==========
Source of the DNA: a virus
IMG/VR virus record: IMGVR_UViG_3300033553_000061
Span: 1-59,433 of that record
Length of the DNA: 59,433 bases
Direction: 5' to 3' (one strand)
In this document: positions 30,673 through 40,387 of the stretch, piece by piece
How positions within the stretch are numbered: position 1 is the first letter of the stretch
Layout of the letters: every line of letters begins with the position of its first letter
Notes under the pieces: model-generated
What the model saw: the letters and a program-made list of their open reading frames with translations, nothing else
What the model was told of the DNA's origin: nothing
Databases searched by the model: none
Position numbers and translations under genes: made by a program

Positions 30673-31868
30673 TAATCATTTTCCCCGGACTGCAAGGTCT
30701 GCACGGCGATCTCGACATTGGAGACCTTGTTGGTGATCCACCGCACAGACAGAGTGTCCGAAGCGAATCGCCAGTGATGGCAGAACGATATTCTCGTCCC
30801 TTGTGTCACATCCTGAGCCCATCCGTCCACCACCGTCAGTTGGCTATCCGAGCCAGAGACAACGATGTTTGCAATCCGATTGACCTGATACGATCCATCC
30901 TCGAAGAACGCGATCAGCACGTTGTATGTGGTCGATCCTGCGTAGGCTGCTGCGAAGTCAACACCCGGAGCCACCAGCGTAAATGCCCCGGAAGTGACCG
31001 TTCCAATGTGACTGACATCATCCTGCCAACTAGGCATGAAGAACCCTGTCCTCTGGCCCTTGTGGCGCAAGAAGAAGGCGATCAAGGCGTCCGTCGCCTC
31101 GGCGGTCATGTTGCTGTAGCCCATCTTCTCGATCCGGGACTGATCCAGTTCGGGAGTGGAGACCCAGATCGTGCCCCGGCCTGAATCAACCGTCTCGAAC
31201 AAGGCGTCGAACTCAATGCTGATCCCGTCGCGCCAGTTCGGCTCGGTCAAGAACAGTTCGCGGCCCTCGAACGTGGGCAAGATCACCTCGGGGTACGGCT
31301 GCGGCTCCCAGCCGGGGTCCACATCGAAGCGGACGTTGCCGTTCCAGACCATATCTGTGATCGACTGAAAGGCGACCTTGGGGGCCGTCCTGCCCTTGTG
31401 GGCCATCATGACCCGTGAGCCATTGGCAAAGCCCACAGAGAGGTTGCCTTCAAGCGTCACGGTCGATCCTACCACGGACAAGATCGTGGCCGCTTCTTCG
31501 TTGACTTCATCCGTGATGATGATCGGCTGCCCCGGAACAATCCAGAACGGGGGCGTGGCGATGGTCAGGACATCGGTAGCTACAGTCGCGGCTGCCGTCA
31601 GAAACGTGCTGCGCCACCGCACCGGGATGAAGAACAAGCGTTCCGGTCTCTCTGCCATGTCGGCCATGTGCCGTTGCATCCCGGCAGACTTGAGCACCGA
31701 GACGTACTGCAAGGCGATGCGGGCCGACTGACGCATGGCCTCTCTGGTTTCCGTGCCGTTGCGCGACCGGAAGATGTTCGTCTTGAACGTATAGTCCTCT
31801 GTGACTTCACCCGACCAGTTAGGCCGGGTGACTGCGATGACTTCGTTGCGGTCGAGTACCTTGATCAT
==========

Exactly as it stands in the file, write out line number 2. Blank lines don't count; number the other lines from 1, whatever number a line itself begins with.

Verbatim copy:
IMG/VR virus record: IMGVR_UViG_3300033553_000061